The epidemiology of skin cancer

H M Gloster, D G Brodland
Dermatologic Surgery: Official Publication for American Society for Dermatologic Surgery [et Al.] 1996, 22 (3): 217-26

BACKGROUND: The incidence of skin cancer is increasing at an alarming rate.

OBJECTIVE: To discuss current epidemiologic data concerning the incidence, morbidity, environmental influences, predisposing, host conditions, precursor lesions, and prevention of melanoma and nonmelanoma (basal and squamous cell) skin cancer.

METHODS: The current literature was reviewed in order to provide current epidemiologic data for melanoma, basal cell carcinoma (BCC), and squamous cell carcinoma (SCC).

RESULTS: Skin cancer is exceedingly common and the incidence is rising rapidly. Although the mortality rate for nonmelanoma skin cancer (NMSC) is decreasing, that of melanoma is increasing. Both NMSC and melanoma are associated with significant morbidity. Whereas chronic sun exposure is the main cause of NMSC, the development of melanoma appears to be related to intense, intermittent sun exposure. Ozone depletion has contributed to rising incidence rates of both NMSC and melanoma. In contrast to NMSC, there is not a direct relationship between ultraviolet radiation and melanoma. Genetic susceptibility significantly increases the lifetime risk of acquiring melanoma. There is no precursor lesion for BCC. Precursor lesions for invasive SCC include actinic keratoses and SCC in situ. Melanoma may arise from benign nevi and dysplastic nevi. Prevention of melanoma and NMSC is extremely important since prognosis improves with early detection. Prevention may be achieved by educating patients and physicians how to detect skin cancers early and by decreasing or eliminating exposure to ultraviolet light.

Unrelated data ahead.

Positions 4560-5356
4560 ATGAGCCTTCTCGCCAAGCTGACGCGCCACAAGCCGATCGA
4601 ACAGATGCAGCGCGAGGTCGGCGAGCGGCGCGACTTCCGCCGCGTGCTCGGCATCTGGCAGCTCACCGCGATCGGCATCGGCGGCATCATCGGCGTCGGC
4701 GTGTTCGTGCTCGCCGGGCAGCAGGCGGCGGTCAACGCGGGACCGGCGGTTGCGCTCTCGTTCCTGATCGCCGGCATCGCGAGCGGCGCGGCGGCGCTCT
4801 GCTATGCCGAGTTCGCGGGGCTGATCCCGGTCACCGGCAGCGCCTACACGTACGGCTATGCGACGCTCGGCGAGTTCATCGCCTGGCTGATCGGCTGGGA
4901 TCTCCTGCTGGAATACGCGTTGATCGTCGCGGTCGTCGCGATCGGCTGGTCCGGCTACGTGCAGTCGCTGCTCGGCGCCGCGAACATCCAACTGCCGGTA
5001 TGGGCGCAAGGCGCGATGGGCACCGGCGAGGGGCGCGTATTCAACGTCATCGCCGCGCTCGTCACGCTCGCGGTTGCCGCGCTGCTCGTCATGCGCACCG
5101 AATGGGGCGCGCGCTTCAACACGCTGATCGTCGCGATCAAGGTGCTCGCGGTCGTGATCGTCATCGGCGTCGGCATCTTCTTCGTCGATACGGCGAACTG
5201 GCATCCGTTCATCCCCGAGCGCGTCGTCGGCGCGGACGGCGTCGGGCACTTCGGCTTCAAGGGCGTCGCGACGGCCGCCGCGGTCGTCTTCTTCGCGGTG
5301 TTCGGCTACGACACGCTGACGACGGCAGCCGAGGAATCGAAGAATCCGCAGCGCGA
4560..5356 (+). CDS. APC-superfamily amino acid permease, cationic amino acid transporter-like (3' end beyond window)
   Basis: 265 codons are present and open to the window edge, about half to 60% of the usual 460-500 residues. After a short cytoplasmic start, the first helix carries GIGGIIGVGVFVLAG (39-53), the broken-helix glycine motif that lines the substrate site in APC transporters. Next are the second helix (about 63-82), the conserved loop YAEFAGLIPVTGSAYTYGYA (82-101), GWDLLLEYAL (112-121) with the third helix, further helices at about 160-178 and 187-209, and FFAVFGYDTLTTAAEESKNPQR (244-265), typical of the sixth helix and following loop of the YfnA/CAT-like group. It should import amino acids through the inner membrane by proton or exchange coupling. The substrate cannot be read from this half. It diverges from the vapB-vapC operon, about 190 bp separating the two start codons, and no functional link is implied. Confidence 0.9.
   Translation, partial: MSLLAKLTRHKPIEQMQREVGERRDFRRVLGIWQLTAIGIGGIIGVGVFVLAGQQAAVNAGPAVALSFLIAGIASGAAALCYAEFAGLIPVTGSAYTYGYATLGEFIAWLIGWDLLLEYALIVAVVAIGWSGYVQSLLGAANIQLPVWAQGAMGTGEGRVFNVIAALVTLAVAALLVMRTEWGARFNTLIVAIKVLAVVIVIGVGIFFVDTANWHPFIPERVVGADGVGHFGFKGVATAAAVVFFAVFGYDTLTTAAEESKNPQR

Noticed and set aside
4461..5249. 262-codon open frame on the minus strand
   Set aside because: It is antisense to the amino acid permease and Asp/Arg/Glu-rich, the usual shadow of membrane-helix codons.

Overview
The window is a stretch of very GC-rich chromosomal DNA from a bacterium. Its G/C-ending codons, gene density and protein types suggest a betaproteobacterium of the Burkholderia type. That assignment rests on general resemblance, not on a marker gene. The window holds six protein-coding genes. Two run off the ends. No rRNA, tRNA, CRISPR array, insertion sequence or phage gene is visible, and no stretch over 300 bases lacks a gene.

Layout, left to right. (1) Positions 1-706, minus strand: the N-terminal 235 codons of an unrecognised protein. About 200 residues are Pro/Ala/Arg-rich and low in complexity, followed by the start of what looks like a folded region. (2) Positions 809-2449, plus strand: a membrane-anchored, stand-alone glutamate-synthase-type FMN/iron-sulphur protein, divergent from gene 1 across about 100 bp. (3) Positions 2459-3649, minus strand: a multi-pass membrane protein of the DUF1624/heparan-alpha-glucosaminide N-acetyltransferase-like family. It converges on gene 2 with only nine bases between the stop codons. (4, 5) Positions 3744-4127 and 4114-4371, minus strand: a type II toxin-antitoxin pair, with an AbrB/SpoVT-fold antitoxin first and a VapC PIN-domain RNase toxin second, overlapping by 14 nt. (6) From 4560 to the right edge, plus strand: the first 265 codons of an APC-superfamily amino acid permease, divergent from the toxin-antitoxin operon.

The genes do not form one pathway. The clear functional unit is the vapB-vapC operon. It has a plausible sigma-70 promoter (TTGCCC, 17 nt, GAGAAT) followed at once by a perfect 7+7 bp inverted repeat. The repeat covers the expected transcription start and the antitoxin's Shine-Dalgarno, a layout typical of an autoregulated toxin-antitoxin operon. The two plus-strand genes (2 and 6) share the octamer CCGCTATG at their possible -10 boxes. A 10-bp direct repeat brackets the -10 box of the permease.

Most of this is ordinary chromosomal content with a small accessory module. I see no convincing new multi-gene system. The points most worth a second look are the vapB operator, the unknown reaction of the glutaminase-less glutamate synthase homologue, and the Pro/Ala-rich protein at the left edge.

CONCLUSION: The incidence of skin cancer has reached epidemic proportions. Only through heroic efforts by health care professionals and the general public to prevent the development or progression of skin cancer will this epidemic be abated.

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